Eternal Rest grant unto him, O Lord, and let perpetual light shine upon him.
The header of this posting is dedicated to my father, Denis C. Beaulieu, the painting by Newell C. Wyeth is entitled; Lobstering off Black Spruce Ledge.
He loved the dish Lobster Thermidor and he also loved anything to do with the Sea.
On the afternoon of Sunday 12 July my father died suddenly while shopping in one of his favourite stores, Holt Renfrew in Montreal. He was transported to the Hotel Dieu de Montreal, the oldest hospital in the city founded 1645. My siblings and I cannot say enough good about the kindness, care and thoughtfulness of the hospital emergency staff. We are very grateful for their attention and care they gave to our father despite the fact that he was beyond help. Death came very quickly and he did not suffer according to the three doctors and ambulance para-medics who attended him.
My parents wedding 18 June 1955
Our mother had died on 28 September 2013 after a very lenghty illness. My father was suffering from increasing poor health with an accumulation of heart and lung problems aggravated by old age, he was 85. The weather on Sunday was very humid 90% and very hot around 32C a lethal combination for someone like him.
I arrived in Montreal from Ottawa around 19:30 hrs, I do not really remember the highway drive down, my mind so preoccupied and hoping that I might arrive before he left this world. He died around 18:00. It was strangely peaceful to sit with him for several hours in the hospital room. We had during his lifetime sat in the same room at home in silence both of us reading and exchanging a few words. The two of us had gone to Greece 5 years ago for his 80th birthday, during our trip he and I would often look at the scenery in silence. It was a similar experience and I was able to say my quiet goodbyes. I was happy to have this opportunity, just me and Dad.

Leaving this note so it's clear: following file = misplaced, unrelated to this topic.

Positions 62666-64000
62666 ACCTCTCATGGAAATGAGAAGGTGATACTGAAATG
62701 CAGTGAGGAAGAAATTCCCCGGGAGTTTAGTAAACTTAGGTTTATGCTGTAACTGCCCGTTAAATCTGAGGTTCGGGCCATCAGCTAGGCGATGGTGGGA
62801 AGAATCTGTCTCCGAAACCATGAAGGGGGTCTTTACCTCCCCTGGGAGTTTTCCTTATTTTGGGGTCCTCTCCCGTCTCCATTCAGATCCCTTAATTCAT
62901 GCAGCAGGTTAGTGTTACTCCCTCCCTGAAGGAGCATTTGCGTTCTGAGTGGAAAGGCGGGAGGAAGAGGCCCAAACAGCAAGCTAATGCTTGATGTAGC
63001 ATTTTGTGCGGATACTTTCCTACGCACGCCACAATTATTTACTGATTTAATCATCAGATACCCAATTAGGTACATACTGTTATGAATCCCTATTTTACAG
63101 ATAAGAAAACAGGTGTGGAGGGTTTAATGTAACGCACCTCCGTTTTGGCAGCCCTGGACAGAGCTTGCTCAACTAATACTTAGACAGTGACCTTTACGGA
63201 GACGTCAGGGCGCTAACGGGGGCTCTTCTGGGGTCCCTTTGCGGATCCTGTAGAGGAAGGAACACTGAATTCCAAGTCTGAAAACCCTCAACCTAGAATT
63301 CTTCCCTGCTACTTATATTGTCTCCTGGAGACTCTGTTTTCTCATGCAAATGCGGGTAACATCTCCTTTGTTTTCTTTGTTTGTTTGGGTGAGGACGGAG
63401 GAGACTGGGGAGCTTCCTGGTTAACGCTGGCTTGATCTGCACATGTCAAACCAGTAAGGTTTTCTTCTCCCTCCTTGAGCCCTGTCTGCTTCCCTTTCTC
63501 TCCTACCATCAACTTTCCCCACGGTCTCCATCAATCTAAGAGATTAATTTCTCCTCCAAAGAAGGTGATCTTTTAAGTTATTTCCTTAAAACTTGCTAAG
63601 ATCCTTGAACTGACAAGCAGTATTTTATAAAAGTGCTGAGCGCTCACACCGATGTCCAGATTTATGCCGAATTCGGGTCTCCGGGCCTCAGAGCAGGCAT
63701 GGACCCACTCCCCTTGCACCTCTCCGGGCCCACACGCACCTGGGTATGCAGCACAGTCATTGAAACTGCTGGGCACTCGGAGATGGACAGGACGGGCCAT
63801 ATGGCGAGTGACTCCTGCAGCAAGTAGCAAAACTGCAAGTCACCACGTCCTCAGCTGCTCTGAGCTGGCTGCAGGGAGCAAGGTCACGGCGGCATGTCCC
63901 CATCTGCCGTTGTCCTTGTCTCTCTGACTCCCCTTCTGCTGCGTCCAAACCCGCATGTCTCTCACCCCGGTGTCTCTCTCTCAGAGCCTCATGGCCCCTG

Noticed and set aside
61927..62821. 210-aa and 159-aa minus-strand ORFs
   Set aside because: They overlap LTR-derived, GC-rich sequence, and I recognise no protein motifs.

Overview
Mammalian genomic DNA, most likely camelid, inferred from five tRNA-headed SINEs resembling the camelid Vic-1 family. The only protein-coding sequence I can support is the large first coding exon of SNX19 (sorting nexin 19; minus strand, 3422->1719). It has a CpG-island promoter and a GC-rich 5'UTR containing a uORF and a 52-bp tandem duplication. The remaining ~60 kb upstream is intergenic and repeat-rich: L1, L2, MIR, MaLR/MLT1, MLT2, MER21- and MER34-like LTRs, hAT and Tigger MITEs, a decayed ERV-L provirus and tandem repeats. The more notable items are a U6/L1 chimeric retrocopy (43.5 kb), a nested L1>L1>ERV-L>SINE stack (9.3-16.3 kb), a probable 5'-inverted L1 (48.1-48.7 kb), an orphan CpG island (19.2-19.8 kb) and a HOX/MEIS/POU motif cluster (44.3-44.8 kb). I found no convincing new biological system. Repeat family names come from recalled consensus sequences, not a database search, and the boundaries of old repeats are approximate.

My mother always said and it became a family joke, that we were, him and I so alike in mannerisms, figure of speech and voice, people often would think it was my father calling on the phone when in fact it was me. Now it is even stranger as I phone his friends I am quick to tell them it is me calling for fear they might think it was him and I would have to correct them and then announced his death.
After leaving the hospital, I was the first to arrive at his apartment in Westmount and looking around everything was in its habitual place just waiting his return, he had just left for a few hours for shopping, never to return. I just sat there and looked around so many memories in the various objects, many of them going back to my childhood.
My father had an incredible career in the Hotel Industry in Canada from 1960. He was a natural salesman and in marketing he always knew how to present his product and sell it. He also had the memory of an elephant and was able to recall names,places and events, even conversations years later. It was eerie but would fascinate clients who recalling events could not believe that he remembered so many things about them. As children we often lived at the hotel he managed and I being the oldest was able to observe his style, he had a lot of style, from the clothes he wore to the cars he drove, to interior decoration to design in general, to flower arrangements, to the food served or drinks, or the way he lived, life with Dad was never ordinary.
He was a man of opinions and as much as he could charm the birds off the trees, he could be harsh in his criticism if it had to do with hotels or restaurants and or shoddy service. He always believed that if a client paid, he was entitled to full value and then some. Cutting corners to make a fast profit was never his policy and would not put up with anyone even a colleague suggesting it. He was dismayed by today’s hospitality business and the poor service generally, considering the prices charged. He was lucky to work in the hotel field at a time when hotel service was still steeped in tradition unlike today.